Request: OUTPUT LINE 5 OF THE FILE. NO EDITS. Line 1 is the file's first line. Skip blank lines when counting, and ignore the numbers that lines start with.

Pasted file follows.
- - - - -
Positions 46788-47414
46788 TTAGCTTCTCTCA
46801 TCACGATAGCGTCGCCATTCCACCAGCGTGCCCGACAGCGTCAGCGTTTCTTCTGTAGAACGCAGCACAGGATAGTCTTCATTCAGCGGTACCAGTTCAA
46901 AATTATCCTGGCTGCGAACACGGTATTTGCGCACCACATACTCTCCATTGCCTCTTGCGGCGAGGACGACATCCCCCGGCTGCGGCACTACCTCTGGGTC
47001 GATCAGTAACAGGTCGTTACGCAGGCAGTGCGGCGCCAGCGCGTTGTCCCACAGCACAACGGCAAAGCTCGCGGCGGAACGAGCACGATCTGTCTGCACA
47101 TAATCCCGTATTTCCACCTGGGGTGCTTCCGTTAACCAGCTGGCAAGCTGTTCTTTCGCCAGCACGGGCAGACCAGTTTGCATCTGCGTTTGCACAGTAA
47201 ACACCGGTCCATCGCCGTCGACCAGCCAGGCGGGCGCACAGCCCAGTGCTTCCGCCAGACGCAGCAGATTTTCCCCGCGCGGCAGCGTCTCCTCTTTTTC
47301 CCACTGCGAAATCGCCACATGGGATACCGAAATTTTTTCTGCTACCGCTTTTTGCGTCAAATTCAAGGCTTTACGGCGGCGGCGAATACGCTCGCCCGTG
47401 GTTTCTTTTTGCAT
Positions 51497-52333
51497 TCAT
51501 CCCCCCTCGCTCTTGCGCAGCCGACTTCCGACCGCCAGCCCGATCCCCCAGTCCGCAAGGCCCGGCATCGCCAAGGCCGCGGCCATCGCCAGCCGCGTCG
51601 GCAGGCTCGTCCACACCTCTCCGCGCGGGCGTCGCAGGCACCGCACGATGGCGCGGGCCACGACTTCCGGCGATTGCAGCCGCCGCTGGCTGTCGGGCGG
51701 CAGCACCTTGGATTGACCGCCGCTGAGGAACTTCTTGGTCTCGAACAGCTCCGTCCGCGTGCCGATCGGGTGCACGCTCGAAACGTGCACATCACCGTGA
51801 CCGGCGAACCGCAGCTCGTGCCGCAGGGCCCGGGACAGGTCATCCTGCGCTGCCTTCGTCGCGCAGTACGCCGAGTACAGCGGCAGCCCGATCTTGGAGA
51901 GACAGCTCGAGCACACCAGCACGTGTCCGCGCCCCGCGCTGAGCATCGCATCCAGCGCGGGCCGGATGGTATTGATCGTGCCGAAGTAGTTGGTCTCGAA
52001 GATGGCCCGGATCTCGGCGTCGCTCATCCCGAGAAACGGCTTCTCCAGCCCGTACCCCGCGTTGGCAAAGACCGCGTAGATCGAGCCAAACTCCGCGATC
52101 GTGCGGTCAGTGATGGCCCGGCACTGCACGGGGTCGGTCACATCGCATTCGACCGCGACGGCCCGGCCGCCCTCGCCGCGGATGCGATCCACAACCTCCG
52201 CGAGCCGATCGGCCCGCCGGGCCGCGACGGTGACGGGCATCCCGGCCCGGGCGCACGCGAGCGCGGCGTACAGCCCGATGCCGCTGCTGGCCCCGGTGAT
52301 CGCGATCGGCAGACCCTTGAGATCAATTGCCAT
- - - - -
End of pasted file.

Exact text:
47001 GATCAGTAACAGGTCGTTACGCAGGCAGTGCGGCGCCAGCGCGTTGTCCCACAGCACAACGGCAAAGCTCGCGGCGGAACGAGCACGATCTGTCTGCACA